But one challenge Novotny has encountered in his new role is needing to recognize all 435 House members immediately.

“Basically you have to learn every single person by name and by sight,” he said. “If somebody’s coming up and you’re at the podium, you’re responsible for announcing who that member is as they’re voting at the end of the vote or announce their changes.”

Since his years at George Washington University, where he studied political communications, Novotny said he’s had an affinity for politics.

“I’ve always been fascinated by politics,” he said. “I think that people lose sight of the fact that politics is not just about policy, it’s about relationships.”

Novotny said people “use politics every day in our lives” in relationships with colleagues, loved ones and friends.

“So, I guess I’m fascinated by relationships that people have and how everybody uses politics in form or another,” he said.

It’s that fascination with politics that lead him to take a position as staffer on the House Education & Labor Committee under the supervision of Chairman George Miller. Novotny said leaving his old job to become reading clerk was “bittersweet” because Miller is “such a great boss.”

“The thing about him is that he’s a little informal, and he likes to just be called by his first name,” Novotny said. “It’s never Mr. Chairman or congressman. He likes to be called George. So when you have that kind of relationship from the get go, you can really — you establish this great relationship.”

In 2007, Novotny was working for the committee when it sent the Employment Non-Discrimination Act to the House floor. Lawmakers in that chamber later approved the bill.

“That was really a very, very proud moment for me to be a part of that, and actually, seeing that pass the House floor in the last Congress was great,” he said.

In a statement, Miller congratulated Novotny for landing his new position, recalling the former committee staffer’s years of service on the panel.

“Joe was an incredibly valuable asset to my staff for nearly 15 years,” Novotny said. “His unparalleled integrity and dedication helped our committee advance major policies that are making a difference in the lives of working families. I know Joe will bring the same level of enthusiasm, expertise and steadfast commitment of service to his new role as House reading clerk.”


The White House

Biden’s Pride month proclamation: ‘Our nation faces another inflection point’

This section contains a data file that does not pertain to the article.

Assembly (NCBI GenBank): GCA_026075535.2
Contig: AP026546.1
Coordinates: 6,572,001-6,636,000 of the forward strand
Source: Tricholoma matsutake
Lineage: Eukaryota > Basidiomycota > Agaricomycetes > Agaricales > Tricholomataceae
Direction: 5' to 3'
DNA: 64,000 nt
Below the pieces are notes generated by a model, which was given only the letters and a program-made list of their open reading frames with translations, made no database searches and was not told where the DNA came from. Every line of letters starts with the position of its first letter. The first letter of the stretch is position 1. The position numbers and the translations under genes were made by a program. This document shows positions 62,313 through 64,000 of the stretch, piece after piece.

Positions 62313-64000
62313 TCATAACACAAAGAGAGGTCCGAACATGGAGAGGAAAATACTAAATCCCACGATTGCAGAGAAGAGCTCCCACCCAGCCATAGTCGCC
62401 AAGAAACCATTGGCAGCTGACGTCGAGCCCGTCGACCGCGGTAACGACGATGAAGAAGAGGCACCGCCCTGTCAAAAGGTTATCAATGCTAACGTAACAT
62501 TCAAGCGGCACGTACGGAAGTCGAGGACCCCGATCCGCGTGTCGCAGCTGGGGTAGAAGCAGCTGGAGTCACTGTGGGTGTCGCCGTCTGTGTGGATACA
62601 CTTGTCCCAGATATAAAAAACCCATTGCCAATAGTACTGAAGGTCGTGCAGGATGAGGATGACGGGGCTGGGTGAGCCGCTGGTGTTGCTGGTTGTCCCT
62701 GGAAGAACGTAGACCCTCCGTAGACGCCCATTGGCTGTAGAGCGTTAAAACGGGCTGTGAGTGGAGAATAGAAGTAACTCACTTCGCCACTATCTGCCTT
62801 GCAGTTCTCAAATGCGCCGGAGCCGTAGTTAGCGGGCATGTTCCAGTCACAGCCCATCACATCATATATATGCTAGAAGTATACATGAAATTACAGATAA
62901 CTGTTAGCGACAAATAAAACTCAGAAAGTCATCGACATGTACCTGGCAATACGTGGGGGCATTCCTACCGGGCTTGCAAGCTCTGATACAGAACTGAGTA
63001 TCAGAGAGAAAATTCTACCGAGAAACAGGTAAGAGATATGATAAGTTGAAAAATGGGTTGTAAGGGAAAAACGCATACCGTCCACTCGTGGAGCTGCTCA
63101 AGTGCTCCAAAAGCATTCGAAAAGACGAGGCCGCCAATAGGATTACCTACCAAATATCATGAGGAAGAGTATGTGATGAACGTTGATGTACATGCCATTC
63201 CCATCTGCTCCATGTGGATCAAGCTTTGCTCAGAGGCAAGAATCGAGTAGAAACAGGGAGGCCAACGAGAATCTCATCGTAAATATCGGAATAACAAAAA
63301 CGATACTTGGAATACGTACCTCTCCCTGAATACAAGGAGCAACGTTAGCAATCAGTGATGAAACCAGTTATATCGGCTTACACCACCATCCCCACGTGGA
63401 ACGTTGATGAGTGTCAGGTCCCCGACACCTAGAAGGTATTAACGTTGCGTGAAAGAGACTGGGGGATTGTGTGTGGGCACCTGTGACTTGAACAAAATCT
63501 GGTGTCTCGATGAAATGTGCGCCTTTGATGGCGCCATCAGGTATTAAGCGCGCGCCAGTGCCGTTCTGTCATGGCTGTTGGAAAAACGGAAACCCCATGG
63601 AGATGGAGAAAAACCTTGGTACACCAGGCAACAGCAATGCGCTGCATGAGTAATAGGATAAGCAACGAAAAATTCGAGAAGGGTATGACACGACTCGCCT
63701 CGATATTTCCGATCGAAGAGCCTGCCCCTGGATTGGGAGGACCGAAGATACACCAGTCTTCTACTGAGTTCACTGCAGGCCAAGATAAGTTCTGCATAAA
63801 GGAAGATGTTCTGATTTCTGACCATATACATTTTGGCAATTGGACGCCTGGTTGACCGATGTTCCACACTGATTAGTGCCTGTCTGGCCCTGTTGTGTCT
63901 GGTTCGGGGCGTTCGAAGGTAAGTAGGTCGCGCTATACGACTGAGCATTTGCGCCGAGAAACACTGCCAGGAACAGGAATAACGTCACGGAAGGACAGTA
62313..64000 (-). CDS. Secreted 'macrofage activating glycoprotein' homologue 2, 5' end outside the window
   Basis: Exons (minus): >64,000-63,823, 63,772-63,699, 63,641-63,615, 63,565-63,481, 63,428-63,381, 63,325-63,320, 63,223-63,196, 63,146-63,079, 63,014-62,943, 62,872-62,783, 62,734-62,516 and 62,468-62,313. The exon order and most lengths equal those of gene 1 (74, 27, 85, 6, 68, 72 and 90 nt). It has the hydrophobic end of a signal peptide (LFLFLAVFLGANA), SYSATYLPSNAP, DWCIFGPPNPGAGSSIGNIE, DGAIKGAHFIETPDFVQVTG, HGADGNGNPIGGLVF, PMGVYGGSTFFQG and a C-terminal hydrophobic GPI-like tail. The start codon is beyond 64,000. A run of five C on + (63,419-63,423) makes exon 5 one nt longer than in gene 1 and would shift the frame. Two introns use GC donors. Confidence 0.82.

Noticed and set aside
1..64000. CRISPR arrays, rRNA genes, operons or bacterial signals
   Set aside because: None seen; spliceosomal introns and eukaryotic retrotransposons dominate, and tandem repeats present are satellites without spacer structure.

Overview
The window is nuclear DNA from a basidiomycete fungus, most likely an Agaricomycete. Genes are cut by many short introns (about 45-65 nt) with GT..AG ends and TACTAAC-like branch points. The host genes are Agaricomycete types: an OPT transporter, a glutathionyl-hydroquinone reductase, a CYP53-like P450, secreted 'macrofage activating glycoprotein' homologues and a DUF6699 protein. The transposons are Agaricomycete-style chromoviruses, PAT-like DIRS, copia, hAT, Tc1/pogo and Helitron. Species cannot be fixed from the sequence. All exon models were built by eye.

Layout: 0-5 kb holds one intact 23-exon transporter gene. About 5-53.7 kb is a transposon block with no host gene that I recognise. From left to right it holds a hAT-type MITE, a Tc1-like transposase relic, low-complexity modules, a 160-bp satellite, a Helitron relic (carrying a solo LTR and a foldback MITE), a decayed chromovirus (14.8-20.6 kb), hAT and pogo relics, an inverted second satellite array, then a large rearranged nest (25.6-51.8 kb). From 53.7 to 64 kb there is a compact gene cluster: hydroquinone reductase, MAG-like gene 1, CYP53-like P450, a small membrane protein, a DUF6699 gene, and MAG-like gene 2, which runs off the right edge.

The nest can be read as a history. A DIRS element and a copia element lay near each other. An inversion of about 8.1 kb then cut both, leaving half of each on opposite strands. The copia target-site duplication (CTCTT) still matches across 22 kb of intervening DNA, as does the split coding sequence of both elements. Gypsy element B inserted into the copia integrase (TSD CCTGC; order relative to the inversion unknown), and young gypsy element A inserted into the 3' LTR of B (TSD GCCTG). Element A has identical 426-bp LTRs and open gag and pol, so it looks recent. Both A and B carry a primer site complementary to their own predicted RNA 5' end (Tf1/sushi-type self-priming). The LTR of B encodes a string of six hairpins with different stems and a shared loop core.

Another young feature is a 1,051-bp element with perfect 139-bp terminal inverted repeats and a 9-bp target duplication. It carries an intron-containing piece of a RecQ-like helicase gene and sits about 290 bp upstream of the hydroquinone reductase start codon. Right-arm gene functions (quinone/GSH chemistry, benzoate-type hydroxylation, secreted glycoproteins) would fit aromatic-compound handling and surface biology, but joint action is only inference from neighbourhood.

States across the country have passed anti-LGBTQ laws



The White House was lit in rainbow colors following the Respect for Marriage Act signing in December 2022. (Washington Blade photo by Michael Key)

Just as the 1969 Stonewall riots marked a transformational time for LGBTQ civil rights in America, the country now faces another critical inflection point, President Joe Biden said in the White House’s proclamation Wednesday honoring Pride month.

This moment is precipitated by the wave of hateful anti-LGBTQ legislation moving through state and local legislatures across the country and amid the escalating violence and threats of violence against the community, the statement notes:

“In 2023 alone, state and local legislatures have already introduced over 600 hateful laws targeting the LGBTQI+ community. Books about LGBTQI+ people are being banned from libraries. Transgender youth in over a dozen states have had their medically necessary health care banned. Homophobic and transphobic vitriol spewed online has spilled over into real life, as armed hate groups intimidate people at Pride marches and drag performances, and threaten doctors’ offices and children’s hospitals that offer care to the LGBTQI+ community. Our hearts are heavy with grief for the loved ones we have lost to anti-LGBTQI+ violence.”

Biden drew parallels between the “LGBTQI+ protestors” who “bravely stood their ground” against the law enforcement dispatched to arrest them more than 50 years ago and the youth organizers leading walkouts in response to discriminatory education laws, along with the “young people and their parents [who] are demonstrating unimaginable courage by testifying in state capitols in defense of their basic rights.”